overlapping volume received at least 60 Gy from the first treatment and at
    least 40 Gy at reirradiation. The volume receiving at least 100 Gy correlated
    with the risk of acute side effects. Dose constraints for carotid blow-out
    and osteoradionecrosis from the literature could be confirmed with our data,
    where the 3D dose distributions were summed after deformable registration
    between the CT images used for treatment planning. The follow-up showed
    long-term survival without serious side effects after reirradiation for many
    patients, but also that with long-term follow-up a higher incidence of
    serious side effects is observed compared to previous studies with shorter
    A retrospective analysis of a cohort treated with dose escalation showed
    equivalent results for boost with brachytherapy and simultaneous integrated
    boost with VMAT. Dose-escalated treatments were compared with standard
    treatments but the conclusions were limited by a skewed distribution between
    the groups with respect to important prognostic factors.
    The research in reirradiation and dose escalation comprised Anna Embring's
    PhD projects.
    .... Current research
    We have a vision to develop a framework for evidence-based treatment
    planning. This includes developing a technical solution for the integration
    of predictive models in the treatment planning system, with support for both
    simple and complex dose metrics. But it also includes developing a strategy
    for identifying the most appropriate evidence to rely on in the design of the
    treatment plans. The strength of our locally developed models is that they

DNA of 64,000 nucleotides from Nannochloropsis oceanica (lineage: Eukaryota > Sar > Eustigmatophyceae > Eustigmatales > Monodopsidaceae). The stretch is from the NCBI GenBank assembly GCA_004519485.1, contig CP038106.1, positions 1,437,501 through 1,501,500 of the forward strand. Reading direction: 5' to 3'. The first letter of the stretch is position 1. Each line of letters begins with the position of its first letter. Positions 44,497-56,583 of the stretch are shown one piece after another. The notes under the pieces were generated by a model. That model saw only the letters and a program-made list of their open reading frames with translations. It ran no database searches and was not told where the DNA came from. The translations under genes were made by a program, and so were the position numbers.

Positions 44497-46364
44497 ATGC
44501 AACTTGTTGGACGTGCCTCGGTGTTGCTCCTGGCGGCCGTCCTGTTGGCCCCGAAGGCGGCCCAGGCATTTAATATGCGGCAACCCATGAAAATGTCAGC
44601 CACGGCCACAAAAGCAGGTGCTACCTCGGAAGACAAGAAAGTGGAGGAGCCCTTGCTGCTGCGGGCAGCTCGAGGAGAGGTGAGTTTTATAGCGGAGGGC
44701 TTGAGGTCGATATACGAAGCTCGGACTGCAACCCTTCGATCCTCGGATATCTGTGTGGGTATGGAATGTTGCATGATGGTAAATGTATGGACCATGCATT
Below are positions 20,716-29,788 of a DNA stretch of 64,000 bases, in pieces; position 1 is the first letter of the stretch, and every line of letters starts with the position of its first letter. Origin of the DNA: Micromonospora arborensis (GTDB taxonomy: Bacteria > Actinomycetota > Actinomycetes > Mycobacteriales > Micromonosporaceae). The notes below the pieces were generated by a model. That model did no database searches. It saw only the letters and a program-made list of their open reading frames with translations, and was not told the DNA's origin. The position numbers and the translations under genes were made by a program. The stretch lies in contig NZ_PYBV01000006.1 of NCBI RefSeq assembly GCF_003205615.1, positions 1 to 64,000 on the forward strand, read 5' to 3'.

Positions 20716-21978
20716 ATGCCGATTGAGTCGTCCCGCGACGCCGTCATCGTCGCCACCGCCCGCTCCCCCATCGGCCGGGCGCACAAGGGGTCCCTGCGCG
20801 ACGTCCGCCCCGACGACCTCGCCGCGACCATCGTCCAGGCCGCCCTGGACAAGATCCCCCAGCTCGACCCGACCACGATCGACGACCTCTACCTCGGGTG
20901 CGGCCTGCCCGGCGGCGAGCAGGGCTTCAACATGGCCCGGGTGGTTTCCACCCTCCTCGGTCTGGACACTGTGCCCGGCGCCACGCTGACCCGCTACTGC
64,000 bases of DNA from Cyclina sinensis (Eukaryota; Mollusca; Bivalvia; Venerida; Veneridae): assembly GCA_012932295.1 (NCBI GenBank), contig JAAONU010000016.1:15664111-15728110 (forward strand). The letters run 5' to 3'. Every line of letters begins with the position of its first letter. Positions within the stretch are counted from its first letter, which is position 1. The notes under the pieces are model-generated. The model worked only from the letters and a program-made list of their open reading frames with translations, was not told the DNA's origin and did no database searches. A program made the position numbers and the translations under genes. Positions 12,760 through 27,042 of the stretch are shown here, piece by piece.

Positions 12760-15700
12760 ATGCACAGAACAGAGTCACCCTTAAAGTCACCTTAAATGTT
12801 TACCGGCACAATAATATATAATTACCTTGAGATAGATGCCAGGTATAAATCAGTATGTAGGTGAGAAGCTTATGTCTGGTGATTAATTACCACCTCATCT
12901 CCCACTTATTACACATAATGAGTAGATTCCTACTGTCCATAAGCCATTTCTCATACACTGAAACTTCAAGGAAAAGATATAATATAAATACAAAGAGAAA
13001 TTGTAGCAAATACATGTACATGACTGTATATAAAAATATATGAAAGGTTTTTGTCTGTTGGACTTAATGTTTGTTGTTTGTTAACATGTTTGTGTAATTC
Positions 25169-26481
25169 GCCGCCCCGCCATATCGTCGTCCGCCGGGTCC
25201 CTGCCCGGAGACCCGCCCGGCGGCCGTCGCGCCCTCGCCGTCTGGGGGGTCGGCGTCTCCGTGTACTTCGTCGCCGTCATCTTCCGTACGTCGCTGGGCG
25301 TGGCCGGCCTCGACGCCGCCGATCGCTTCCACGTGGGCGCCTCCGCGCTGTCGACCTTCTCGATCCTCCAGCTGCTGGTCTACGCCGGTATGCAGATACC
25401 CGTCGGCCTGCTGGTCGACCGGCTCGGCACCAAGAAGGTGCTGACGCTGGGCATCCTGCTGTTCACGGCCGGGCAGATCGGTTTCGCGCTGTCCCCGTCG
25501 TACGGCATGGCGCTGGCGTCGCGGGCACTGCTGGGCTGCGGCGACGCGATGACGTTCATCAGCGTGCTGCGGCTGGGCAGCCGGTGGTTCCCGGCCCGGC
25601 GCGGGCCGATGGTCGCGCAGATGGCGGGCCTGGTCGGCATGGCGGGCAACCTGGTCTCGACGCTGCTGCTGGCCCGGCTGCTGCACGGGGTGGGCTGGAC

are based on registry data (so-called real-world data), including cases of
    very long follow-up, where we can expect the training data to match our
    future patients well. On the other hand, there are published models on more
    controlled datasets, which may suffer less from unintended bias, and which
    have been validated in an external cohort.
    Meanwhile, work continues to analyse the risk of side effects based on the
    local quality registry. A multivariate model of the risk of developing
    xerostomia after radiotherapy of head &
  • neck cancer has been developed based
    on 753 patients. As the model is based on registry data (real-life data)
    rather than data from clinical studies, as is more common in the literature,
    the cohort is unusually large and models suitable for decision support can be
    developed. The results have been published and the models will be further
    refined and adapted for clinical use.
    We are also investigating the dose response for late dysphagia after
    radiotherapy. A voxel-based analysis aiming to identify which parts of the